Tuesday's practice was the eighth practice of training camp, and the sixth in pads. And it was probably the most spirited practice we've seen in Oxnard so far, in part because the Cowboys practiced some goal line situations with some live hitting.
Those goal line drills resulted in some of the most intense football in camp so far, even if the offense came out on top on the majority of snaps. I didn't keep count of every single snap, but Todd Archer of ESPN did:
The first team won on seven of the eight short-yardage or goal-line snaps. The second team won on six of eight snaps.
The eighth practice also marks halftime for the Cowboys in Oxnard. Once they return from Canton, they'll have eight more practices here in Oxnard before they head back to Dallas.
So instead of summarizing my impressions of the day's action, I'll try to offer my accumulated impressions over the eight practices so far.
A good stable of defensive tackles
Maliek Collins looks every bit the undertackle that Rod Marinelli likes for his defensive scheme. He's been out with a hip flexor the last few practices, but his progress from his rookie season in terms of conditioning, technique, and strength will change the face of the entire D-line.
In his absence, Stephen Paea played the undertackle spot, with Cedric Thornton lining up at the 1-technique. Both improved over the course of the first eight practices, but Paea in particular is giving the first-team O-line a lot to handle. He's disruptive, he penetrates, he's making things happen, and he's giving Travis Fredrick and Zack Martin a serious run for their money. Keep in mind that Chicago drafted him in 2011 specifically for Marinelli's defense, and it's showing. He may turn out to be the best free agent addition the Cowboys made this year.
There really isn't much depth beyond those three. Joey Ivie probably has a leg up on Jordan Carrell, and the LSU-clique is hyping Lewis Neal, but none of those guys are making the 53-man roster at this point.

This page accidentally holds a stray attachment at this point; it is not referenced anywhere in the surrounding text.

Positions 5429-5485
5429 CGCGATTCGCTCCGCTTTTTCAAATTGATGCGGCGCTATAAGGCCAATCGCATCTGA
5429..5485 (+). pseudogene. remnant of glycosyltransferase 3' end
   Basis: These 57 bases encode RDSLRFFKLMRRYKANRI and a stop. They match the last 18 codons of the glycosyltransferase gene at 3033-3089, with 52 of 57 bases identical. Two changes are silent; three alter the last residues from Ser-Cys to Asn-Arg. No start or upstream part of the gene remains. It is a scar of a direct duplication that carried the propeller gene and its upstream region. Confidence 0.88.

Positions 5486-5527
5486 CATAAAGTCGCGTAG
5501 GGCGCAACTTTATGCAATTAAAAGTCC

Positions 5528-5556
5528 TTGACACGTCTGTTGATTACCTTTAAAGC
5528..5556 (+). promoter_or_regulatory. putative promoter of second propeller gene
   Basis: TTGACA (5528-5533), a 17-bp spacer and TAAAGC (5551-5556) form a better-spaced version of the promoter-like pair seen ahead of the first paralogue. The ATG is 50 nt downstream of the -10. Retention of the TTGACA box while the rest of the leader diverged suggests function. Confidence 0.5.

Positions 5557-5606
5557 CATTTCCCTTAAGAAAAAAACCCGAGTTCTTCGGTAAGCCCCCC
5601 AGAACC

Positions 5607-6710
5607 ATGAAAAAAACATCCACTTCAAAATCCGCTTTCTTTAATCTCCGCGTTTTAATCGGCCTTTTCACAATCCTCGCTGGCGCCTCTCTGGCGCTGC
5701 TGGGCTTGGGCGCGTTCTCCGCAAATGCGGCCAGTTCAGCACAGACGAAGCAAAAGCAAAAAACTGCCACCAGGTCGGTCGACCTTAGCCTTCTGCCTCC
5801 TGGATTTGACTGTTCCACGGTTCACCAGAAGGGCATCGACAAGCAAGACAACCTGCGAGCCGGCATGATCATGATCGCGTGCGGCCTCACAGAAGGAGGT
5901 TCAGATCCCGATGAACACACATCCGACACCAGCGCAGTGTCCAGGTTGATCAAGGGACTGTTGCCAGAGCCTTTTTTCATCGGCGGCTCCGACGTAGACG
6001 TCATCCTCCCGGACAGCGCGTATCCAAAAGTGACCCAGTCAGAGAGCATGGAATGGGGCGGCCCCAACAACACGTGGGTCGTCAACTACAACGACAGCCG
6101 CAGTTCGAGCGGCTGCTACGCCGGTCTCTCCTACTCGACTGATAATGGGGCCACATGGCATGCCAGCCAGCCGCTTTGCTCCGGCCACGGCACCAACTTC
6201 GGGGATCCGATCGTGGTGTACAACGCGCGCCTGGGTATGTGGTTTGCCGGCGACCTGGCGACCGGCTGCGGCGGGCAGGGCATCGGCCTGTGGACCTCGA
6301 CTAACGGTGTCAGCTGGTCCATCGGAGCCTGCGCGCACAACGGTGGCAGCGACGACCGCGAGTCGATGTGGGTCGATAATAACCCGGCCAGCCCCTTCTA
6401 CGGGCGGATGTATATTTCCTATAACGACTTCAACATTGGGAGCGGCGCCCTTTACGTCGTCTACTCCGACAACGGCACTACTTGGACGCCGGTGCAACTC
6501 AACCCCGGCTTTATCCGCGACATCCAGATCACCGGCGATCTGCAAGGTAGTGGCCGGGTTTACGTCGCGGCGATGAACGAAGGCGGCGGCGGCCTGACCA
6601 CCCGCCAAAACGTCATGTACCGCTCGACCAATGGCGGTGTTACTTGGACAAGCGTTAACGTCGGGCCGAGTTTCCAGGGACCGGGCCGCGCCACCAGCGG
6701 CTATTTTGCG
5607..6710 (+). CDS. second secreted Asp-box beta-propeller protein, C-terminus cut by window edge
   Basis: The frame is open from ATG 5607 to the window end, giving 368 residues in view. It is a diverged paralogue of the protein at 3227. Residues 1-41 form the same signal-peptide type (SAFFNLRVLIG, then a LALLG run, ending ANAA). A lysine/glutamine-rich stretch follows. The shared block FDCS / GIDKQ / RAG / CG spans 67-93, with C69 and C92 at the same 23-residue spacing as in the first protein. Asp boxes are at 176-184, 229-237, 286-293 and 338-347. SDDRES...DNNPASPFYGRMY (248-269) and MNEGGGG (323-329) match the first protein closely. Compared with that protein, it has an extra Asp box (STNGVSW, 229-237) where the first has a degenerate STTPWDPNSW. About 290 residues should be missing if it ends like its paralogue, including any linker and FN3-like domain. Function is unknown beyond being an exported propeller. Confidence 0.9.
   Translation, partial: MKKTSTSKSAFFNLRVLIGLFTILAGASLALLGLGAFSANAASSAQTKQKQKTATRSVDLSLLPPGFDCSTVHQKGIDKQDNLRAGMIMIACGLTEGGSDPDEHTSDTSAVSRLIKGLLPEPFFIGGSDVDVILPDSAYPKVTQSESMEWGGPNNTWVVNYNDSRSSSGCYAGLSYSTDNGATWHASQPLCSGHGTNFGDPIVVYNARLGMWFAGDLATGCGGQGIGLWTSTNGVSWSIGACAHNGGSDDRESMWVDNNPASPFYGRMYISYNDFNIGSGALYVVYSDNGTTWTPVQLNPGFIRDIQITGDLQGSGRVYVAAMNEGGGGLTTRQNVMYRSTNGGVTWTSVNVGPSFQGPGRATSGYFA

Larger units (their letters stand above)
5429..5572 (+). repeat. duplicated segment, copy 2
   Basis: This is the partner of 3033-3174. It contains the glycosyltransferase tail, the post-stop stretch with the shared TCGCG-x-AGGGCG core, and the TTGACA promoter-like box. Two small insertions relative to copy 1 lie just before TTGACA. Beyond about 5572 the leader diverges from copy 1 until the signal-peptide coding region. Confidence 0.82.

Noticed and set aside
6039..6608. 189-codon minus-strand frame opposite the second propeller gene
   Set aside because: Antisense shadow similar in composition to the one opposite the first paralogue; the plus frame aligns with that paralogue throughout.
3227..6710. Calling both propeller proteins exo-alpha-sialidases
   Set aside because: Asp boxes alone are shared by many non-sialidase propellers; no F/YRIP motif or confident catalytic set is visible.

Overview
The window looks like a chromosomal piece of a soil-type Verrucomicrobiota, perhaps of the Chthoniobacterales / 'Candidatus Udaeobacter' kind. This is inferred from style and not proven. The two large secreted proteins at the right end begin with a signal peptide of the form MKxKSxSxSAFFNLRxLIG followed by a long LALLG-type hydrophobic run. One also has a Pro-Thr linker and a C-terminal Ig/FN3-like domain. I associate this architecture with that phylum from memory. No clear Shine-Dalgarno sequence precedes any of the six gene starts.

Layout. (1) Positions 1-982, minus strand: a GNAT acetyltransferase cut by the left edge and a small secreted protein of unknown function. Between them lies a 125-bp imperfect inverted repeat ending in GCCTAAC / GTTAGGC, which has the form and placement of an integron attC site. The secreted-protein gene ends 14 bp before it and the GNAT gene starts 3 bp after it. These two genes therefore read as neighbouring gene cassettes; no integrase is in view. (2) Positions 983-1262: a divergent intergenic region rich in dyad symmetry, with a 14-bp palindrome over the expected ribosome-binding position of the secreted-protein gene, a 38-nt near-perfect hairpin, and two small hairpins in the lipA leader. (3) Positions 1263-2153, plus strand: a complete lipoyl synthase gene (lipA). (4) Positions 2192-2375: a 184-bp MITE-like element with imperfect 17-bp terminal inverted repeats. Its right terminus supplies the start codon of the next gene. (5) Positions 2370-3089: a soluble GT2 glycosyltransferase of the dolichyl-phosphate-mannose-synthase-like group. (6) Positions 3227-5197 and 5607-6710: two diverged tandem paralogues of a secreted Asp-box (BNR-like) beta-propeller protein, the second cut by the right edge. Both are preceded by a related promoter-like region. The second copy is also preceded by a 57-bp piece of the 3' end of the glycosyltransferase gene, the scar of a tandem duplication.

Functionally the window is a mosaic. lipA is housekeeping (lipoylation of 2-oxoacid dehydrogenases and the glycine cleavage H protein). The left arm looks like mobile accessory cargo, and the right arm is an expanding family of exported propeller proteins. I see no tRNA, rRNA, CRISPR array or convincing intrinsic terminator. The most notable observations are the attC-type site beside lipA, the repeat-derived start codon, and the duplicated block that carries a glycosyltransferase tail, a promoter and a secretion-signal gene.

Question marks at defensive end
It's too early to say with any type of confidence where the Cowboys currently stand with their edge rushers.
The Cowboys have been careful with DeMarcus Lawrence as he works his way back from two back surgeries, and while he certainly has looked good in position drills, he hasn't really stood out in team drills. Tyrone Crawford has looked healthy (which is a very good thing) and has played like the experienced veteran that he is. He has looked like the most dominant edge rusher in camp so far.
Taco Charlton and Charles Tapper look and play like rookies, and that's not a knock on either of them. Both have improved quite a bit over the first eight practices, with Charlton improving his technique and repertoire of pass rushing moves, and Tapper showing off some nice speed and burst around the edge. Both still have a steep learning curve ahead of them, but this is not unexpected, and anybody telling you otherwise (“Is taco Charlton a bust?”) has had his brain addled by too many hot takes.
David Irving and Benson Mayowa have both had to work through injuries, so they've only been limited participants so far, and I personally didn't notice anything much from either player.
Like Charles Tapper, Damontre Moore has also flashed speed around the edge, but has stood out more for his off-field issues than for his on-field performance.
Spoiled for choice at safety
The Cowboys traditionally don't differentiate much between strong and free safeties, as they expect their players to play both positions.
Byron Jones has been one of the highlights of camp, and a lot of his highlights have come while playing the deep safety, or free safety, spot. Jeff Heath has not had as many highlights in part because he's tended to play closer to the line, in a more traditional strong safety role. And absent some real hitting, that spot is not going to generate a lot of highlight plays.
Behind the two starters, Robert Blanton, Xavier Woods, and Kavon Frazier are likely competing for two roster spots.
Xavier Woods had some trouble in goal line drills today, but he has looked good in a free safety role away from the line: he has shown good coverage skills and has shown good anticipation and closing speed in the defensive backfield. Kavon Frazier on the other hand looks like a thumper up front and would be better suited for the more traditional strong safety role near the goal line.
Trouble is, that's also the role Robert Stanton played in Buffalo before signing with the Cowboys this offseason. In the end, the battle for that fourth safety spot will likely be decided between Blanton and Frazier.